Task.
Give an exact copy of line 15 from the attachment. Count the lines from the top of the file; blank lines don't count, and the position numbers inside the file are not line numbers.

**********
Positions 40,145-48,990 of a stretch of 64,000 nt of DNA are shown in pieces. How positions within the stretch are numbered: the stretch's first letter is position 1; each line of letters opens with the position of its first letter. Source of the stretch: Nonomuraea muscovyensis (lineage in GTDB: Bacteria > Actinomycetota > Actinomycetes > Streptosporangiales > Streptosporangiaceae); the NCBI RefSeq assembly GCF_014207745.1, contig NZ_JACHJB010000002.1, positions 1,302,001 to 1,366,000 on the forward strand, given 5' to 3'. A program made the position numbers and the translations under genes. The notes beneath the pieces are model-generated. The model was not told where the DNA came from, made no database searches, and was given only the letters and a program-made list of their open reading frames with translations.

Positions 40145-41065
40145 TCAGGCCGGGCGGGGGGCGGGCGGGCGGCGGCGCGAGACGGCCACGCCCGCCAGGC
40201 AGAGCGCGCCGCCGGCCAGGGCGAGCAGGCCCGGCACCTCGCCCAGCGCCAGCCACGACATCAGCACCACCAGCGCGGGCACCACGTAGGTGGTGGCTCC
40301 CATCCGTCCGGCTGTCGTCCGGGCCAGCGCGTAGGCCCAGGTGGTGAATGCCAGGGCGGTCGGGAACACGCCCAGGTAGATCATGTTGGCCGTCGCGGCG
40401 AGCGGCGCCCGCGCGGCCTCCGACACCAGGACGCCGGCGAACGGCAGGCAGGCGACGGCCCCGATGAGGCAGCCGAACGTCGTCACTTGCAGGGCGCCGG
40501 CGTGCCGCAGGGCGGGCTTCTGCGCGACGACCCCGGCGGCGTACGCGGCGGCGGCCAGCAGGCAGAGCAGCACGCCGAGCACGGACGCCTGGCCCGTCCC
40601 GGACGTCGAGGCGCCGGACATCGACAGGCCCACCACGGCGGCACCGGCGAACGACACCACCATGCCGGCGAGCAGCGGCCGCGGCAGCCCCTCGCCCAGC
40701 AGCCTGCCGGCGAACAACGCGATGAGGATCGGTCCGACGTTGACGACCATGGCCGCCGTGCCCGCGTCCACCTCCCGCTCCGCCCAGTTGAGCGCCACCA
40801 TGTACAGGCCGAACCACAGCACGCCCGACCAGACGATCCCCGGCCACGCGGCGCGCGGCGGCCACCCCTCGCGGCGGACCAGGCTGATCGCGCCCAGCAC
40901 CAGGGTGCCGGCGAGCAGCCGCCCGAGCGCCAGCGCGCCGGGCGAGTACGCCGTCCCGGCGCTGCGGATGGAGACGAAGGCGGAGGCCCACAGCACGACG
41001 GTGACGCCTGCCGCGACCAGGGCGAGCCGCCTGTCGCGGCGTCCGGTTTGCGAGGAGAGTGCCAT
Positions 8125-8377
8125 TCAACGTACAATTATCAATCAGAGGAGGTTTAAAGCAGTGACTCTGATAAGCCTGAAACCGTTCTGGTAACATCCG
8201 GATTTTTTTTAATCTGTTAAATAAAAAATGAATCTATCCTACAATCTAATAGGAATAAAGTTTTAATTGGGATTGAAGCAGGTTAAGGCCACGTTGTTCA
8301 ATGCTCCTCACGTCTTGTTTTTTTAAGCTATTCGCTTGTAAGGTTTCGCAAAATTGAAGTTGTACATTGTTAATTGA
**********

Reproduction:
8201 GATTTTTTTTAATCTGTTAAATAAAAAATGAATCTATCCTACAATCTAATAGGAATAAAGTTTTAATTGGGATTGAAGCAGGTTAAGGCCACGTTGTTCA